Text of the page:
“Wait,” the dandelions stop me before my eager hands can pull them by their stalks.
“Why?” I ask.
This is a morning ritual both of us are accustomed to. I walk down this path every morning, pluck a few dandelions and blow their seeds into the air, helping them spread their secrets far and wide.
“You’re earlier than usual,” they admonish me, or so I think.
The land is lit but the sun is yet to slip into the sky. Dew drops perch like transparent jewels on blades of grass, not yet sublimed into the ether. The breeze is cool and light, flitting away with the dawn before it can be sun-kissed.
But then they laugh and say, “Take a closer look.”
And I see what they want me to see. The camouflage of the morning frost hiding between their countless florets, white on white, clumping them together. I blow gently on them, and nothing happens. They’re not ready yet.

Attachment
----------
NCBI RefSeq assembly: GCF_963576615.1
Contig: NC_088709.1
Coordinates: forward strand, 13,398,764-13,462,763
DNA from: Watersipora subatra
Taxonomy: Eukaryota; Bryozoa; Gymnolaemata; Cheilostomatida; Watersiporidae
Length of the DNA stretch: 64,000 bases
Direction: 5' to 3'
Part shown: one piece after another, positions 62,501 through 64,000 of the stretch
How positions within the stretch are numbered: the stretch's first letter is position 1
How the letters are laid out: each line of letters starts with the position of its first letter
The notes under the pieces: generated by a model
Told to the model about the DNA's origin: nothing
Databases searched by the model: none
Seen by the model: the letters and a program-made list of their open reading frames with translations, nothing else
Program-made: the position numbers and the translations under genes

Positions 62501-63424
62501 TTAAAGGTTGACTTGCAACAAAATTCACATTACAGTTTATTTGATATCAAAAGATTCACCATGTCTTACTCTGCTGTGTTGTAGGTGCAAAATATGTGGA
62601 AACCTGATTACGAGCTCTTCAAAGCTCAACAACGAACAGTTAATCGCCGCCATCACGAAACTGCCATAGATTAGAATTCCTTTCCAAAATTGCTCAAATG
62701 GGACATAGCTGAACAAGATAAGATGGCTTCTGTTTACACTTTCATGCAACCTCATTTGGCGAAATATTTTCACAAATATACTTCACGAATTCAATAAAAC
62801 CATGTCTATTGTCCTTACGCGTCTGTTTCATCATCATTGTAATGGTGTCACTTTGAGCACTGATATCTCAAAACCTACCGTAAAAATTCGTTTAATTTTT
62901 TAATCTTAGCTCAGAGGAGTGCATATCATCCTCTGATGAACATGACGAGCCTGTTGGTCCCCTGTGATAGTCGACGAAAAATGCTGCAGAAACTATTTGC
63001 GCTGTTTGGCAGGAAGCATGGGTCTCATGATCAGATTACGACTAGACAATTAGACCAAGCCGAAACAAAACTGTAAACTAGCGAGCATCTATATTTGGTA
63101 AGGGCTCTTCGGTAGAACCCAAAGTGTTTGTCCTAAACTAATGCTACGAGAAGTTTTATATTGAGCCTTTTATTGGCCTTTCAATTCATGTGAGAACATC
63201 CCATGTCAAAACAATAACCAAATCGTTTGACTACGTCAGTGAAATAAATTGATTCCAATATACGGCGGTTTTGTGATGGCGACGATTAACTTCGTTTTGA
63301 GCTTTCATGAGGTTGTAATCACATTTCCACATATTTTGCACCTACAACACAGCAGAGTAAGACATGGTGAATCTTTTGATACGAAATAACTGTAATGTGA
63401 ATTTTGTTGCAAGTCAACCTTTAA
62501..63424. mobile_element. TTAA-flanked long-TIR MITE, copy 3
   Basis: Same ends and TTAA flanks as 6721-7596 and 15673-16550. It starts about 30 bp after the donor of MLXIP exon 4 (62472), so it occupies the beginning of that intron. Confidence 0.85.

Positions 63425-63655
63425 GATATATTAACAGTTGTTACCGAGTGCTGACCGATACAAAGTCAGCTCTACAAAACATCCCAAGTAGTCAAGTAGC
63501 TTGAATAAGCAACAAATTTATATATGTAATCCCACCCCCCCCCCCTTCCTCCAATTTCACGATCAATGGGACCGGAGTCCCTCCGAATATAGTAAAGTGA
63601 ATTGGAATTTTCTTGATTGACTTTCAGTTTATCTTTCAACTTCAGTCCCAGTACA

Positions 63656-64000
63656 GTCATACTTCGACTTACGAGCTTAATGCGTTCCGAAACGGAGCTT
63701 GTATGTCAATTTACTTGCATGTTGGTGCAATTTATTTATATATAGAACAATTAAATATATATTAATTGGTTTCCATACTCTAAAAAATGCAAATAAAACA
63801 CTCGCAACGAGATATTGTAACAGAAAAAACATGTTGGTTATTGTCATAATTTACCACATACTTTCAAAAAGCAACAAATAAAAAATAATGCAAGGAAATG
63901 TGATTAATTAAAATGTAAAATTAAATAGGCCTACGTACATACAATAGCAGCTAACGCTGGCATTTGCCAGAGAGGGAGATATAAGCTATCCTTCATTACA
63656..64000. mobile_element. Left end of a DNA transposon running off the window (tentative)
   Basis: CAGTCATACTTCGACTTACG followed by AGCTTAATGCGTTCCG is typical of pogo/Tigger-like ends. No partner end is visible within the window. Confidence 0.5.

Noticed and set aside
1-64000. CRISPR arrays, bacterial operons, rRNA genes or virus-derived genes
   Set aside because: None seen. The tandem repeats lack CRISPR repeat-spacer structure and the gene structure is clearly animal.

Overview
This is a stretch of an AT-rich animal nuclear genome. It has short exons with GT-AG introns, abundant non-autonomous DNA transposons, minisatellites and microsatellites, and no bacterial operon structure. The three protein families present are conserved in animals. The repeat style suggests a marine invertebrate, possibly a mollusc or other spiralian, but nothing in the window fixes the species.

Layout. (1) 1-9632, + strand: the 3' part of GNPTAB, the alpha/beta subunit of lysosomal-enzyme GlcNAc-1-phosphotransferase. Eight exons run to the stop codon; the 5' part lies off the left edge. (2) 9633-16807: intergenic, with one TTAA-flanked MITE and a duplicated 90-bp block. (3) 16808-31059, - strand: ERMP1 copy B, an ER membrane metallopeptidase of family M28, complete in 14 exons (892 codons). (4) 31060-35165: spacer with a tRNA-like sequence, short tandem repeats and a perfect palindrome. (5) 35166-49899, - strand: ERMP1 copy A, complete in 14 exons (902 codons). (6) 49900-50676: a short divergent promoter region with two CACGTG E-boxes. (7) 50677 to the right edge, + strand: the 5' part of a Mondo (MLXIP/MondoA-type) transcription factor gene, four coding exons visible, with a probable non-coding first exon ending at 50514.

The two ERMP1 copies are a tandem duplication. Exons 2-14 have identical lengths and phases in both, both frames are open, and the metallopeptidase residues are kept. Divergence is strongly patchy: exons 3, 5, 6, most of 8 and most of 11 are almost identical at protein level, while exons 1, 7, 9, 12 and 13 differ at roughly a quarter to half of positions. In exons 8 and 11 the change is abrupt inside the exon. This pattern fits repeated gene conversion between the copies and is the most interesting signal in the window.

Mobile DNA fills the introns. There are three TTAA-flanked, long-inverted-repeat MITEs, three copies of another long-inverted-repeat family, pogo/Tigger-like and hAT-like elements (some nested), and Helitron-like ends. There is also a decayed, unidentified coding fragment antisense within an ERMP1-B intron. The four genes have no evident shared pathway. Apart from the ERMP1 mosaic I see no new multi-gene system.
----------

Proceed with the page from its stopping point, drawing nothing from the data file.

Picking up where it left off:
“There is a reason the light arrives before the sun does,” they say. “It is to give us time so we can return the secrets of the night to other faraway stars before the sun comes to steal them.”
I step back and let them do what needs to be done. A non-existent breeze worries their heads. Star-shaped wishes twinkle up towards the sky like dust motes on a sun beam.
When the orange head of the sun finally peeks out of the horizon, the last star blinks out of the morning sky.
“Some secrets simply don’t belong in our world,” the dandelions whisper.